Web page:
US lab hits fusion milestone raising hopes for clean power

The US Department of Energy said scientists at Lawrence Livermore National Laboratory in California reported on December 5 that they had obtained pure energy in a laser fusion experiment.

The scientists focused the laser on the fuel target to fuse the two atoms into a single dense atom, releasing the energy.

Lawrence Livermore director Kimberly Bodell told reporters at the DOE event that science and technology hurdles mean commercialisation probably won't be five or six decades away.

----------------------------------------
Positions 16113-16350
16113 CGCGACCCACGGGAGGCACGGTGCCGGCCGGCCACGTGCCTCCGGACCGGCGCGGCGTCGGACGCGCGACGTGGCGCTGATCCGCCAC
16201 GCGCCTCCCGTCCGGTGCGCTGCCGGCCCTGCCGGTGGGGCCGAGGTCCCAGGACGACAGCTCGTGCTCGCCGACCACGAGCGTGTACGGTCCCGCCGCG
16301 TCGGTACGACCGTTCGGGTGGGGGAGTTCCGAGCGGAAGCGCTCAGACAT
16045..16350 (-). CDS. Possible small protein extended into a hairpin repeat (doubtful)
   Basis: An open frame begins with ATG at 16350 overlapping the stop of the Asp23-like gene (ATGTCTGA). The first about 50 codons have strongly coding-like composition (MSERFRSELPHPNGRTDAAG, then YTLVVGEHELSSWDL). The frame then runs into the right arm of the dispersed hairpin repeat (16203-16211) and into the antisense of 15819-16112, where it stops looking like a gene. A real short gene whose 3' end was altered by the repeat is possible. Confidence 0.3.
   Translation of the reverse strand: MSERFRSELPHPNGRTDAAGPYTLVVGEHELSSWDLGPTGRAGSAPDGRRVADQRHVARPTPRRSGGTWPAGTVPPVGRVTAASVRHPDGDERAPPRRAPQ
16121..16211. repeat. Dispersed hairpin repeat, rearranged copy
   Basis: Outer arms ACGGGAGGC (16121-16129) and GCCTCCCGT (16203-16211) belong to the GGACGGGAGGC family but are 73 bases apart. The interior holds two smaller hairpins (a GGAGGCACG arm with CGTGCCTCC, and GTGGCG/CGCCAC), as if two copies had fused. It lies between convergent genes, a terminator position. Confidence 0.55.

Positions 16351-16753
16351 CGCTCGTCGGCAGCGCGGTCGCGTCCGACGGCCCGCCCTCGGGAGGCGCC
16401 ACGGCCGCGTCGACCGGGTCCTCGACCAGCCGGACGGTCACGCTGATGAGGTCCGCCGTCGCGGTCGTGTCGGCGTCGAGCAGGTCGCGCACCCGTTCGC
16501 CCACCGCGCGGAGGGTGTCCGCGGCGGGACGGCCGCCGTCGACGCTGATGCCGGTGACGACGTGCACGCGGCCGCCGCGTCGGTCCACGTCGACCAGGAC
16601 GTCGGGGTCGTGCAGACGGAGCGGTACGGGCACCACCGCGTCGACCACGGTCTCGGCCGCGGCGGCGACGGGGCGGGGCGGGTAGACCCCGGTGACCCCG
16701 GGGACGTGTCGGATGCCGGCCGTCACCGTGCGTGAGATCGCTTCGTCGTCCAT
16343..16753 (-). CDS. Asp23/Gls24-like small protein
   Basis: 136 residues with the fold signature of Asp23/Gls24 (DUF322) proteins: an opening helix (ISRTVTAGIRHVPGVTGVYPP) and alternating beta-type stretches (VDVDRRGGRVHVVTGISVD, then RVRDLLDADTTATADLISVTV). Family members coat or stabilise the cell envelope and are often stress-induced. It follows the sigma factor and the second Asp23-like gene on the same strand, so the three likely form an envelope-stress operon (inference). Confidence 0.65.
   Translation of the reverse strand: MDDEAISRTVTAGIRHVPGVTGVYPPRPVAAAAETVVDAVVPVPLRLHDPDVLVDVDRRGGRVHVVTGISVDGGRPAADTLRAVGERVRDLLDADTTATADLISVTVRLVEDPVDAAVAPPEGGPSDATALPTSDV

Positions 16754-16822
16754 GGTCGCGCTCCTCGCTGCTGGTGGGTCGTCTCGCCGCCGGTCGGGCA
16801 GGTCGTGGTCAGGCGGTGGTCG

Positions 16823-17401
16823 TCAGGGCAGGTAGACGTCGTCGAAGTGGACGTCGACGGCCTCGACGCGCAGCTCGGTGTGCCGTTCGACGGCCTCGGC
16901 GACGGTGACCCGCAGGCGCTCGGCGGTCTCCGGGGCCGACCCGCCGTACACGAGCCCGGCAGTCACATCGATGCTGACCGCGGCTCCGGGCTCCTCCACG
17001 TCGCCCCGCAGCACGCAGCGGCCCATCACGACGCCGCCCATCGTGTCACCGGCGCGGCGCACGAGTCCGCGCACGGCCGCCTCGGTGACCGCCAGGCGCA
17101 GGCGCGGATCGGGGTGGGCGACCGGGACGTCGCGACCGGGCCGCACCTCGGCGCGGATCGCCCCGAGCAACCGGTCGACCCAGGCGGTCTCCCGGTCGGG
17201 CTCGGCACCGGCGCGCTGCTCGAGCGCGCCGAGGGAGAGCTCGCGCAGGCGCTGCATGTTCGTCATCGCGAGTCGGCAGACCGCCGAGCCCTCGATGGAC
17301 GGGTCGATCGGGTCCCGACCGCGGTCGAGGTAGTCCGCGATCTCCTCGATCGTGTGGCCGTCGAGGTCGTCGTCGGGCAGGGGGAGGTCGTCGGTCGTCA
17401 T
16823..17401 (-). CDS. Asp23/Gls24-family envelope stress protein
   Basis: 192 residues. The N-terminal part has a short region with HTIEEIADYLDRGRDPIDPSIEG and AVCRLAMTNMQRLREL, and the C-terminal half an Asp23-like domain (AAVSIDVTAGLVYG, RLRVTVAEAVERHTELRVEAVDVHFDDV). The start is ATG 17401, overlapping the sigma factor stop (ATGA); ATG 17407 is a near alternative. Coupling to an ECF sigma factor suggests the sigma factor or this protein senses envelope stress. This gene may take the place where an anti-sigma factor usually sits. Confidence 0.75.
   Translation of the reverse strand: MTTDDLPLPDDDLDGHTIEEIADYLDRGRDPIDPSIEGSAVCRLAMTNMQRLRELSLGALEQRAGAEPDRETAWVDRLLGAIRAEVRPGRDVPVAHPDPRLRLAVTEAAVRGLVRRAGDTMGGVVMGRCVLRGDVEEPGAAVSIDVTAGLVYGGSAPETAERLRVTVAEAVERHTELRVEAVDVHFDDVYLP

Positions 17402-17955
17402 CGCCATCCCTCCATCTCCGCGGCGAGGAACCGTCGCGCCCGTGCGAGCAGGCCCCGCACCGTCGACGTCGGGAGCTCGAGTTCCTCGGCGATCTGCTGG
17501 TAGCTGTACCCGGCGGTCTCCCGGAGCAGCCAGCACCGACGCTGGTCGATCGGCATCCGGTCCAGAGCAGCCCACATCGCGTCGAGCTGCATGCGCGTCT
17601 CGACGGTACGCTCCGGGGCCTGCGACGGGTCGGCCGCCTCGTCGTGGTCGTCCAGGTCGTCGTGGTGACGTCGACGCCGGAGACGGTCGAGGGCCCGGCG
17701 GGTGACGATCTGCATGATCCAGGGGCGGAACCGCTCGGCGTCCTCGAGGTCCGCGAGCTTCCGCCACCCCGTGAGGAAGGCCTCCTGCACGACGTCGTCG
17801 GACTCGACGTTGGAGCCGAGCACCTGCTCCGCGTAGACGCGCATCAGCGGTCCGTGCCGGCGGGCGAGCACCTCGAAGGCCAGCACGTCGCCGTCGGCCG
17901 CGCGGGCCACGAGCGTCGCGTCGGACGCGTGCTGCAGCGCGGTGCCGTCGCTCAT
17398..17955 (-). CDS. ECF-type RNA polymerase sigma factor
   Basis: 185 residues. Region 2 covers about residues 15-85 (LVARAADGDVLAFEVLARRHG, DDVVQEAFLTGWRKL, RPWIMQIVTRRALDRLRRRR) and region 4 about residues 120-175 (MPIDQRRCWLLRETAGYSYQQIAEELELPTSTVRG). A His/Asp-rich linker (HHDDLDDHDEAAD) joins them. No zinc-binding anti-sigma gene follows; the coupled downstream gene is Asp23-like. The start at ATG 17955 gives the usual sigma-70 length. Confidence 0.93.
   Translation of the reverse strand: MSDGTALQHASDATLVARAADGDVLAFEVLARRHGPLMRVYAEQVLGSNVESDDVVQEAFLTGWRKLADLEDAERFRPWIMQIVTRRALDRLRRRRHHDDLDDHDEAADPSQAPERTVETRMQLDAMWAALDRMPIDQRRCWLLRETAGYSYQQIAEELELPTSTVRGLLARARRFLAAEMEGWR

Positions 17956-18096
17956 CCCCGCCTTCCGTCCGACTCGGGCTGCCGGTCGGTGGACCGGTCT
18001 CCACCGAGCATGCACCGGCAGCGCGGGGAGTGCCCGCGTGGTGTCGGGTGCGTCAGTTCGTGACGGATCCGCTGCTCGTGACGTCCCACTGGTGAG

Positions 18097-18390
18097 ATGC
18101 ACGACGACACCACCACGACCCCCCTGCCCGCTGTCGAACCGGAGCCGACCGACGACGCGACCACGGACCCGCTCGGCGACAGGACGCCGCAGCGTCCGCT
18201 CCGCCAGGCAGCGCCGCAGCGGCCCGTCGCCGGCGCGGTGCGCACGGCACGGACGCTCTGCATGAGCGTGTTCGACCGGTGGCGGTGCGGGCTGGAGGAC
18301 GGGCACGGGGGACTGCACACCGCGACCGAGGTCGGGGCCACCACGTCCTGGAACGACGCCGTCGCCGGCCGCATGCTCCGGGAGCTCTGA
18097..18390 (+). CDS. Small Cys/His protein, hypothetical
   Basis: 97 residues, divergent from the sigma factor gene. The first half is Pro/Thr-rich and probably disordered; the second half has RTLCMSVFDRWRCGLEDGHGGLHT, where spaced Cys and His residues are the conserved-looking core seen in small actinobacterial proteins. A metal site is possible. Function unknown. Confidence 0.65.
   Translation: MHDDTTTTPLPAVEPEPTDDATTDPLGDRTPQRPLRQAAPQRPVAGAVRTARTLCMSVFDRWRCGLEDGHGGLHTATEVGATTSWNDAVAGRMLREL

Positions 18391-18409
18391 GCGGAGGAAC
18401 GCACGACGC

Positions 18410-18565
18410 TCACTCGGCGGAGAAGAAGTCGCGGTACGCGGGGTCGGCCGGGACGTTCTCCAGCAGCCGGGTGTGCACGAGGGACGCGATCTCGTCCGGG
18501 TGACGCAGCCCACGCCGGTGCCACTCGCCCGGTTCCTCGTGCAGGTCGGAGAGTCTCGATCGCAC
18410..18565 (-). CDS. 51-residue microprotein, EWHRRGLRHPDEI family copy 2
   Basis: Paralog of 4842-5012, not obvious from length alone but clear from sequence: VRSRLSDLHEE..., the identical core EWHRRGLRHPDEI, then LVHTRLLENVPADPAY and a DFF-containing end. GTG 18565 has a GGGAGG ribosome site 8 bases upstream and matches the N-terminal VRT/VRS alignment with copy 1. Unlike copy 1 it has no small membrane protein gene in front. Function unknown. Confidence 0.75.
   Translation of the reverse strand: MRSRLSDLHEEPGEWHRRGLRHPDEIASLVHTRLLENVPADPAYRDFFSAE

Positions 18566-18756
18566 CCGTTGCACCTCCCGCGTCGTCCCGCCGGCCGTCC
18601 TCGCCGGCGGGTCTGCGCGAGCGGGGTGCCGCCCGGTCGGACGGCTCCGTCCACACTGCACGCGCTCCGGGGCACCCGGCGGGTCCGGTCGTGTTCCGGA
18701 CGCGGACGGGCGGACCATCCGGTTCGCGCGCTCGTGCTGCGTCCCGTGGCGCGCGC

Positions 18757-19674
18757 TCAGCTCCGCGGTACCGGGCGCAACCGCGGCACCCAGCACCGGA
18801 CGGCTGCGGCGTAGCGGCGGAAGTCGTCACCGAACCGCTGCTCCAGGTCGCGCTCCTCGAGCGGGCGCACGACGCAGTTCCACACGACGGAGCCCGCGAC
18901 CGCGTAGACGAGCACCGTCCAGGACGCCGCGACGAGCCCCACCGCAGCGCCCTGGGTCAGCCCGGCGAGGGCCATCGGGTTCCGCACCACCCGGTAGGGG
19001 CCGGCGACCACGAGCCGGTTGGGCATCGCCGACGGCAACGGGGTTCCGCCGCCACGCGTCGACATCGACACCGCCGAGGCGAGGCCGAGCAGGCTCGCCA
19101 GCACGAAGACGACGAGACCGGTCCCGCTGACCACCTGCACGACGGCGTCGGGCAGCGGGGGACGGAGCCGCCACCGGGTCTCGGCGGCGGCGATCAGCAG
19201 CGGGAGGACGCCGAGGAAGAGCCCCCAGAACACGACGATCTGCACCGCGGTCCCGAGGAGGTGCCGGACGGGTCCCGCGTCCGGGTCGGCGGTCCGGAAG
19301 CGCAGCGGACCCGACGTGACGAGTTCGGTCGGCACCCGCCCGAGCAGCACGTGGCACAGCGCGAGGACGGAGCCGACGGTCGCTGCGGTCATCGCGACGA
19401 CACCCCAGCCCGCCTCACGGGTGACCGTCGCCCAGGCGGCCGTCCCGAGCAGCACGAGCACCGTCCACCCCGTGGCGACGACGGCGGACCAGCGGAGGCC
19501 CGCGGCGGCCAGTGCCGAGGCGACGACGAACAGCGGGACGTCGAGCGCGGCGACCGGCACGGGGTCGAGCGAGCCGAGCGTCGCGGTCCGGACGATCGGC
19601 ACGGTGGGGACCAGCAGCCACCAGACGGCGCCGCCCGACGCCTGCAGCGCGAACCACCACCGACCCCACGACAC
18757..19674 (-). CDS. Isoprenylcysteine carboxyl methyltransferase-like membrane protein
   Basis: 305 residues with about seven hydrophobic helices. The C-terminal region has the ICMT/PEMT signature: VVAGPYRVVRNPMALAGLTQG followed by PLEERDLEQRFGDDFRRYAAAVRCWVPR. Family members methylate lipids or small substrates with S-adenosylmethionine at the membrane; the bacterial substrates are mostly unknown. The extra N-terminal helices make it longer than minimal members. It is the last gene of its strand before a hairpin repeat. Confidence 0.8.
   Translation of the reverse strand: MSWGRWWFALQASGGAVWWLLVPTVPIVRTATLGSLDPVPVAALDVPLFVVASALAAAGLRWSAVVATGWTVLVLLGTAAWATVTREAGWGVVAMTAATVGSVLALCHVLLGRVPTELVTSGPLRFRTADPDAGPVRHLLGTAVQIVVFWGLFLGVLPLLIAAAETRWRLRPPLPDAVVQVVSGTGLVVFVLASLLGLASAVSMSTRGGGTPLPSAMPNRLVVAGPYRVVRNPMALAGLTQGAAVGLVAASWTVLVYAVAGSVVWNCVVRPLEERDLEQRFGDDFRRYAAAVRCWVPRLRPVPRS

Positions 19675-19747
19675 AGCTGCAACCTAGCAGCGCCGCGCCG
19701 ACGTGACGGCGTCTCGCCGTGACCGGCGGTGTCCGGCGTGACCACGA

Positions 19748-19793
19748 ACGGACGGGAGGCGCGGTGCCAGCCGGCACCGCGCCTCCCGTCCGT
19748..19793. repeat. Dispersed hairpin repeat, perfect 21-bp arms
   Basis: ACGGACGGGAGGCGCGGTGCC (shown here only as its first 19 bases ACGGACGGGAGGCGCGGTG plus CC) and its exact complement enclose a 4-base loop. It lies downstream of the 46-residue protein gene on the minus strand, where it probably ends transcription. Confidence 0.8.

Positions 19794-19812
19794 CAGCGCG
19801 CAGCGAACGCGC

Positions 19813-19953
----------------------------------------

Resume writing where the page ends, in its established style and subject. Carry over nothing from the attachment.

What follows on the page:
Scientists have known for about a century that fusion powers the Sun and have been producing fusion on Earth for decades.

 After producing 3.15 megajoules of energy output, the laser delivered 2.05 megajoules to the target.

The experiment briefly achieved what is known as fusion ignition, the Energy Department said

Arti Prabhakar, director of the White House Office of Science and Technology Policy, who heard about the merger at Livermore when she worked as a teenager in 1978.

"This is one ignition capsule [of fuel] at a time," Badil said of the experiment. "To get commercial fusion energy, you have to be able to produce several fusion ignition events per minute."

Focused Energy is one of dozens of companies commercialise fusion energy that have raised nearly $5 billion in private and public funding since June of this year, according to the Fusion Industry Association. Including $2.8 billion over the next 12 months

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